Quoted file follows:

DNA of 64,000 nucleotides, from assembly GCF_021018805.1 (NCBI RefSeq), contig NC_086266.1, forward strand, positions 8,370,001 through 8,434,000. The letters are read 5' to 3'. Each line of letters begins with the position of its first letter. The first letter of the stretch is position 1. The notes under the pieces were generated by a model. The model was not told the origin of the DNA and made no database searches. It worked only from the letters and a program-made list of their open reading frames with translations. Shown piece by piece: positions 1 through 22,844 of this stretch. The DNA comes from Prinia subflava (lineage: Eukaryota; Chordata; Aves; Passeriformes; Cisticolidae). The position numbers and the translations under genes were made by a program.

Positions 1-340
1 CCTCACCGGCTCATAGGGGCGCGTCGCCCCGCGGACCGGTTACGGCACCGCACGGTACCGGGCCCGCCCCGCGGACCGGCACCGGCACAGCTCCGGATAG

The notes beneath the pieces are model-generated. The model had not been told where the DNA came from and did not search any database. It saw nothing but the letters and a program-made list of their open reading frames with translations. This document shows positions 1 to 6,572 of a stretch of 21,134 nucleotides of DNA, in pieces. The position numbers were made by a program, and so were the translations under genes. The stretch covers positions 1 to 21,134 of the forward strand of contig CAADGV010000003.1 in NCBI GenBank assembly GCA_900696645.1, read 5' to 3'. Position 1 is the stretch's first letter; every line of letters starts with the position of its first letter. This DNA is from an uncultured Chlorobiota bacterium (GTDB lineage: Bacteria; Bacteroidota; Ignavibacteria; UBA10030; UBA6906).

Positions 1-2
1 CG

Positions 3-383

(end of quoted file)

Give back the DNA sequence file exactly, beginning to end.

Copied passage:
DNA of 64,000 nucleotides, from assembly GCF_021018805.1 (NCBI RefSeq), contig NC_086266.1, forward strand, positions 8,370,001 through 8,434,000. The letters are read 5' to 3'. Each line of letters begins with the position of its first letter. The first letter of the stretch is position 1. The notes under the pieces were generated by a model. The model was not told the origin of the DNA and made no database searches. It worked only from the letters and a program-made list of their open reading frames with translations. Shown piece by piece: positions 1 through 22,844 of this stretch. The DNA comes from Prinia subflava (lineage: Eukaryota; Chordata; Aves; Passeriformes; Cisticolidae). The position numbers and the translations under genes were made by a program.

Positions 1-340
1 CCTCACCGGCTCATAGGGGCGCGTCGCCCCGCGGACCGGTTACGGCACCGCACGGTACCGGGCCCGCCCCGCGGACCGGCACCGGCACAGCTCCGGATAG

The notes beneath the pieces are model-generated. The model had not been told where the DNA came from and did not search any database. It saw nothing but the letters and a program-made list of their open reading frames with translations. This document shows positions 1 to 6,572 of a stretch of 21,134 nucleotides of DNA, in pieces. The position numbers were made by a program, and so were the translations under genes. The stretch covers positions 1 to 21,134 of the forward strand of contig CAADGV010000003.1 in NCBI GenBank assembly GCA_900696645.1, read 5' to 3'. Position 1 is the stretch's first letter; every line of letters starts with the position of its first letter. This DNA is from an uncultured Chlorobiota bacterium (GTDB lineage: Bacteria; Bacteroidota; Ignavibacteria; UBA10030; UBA6906).

Positions 1-2
1 CG

Positions 3-383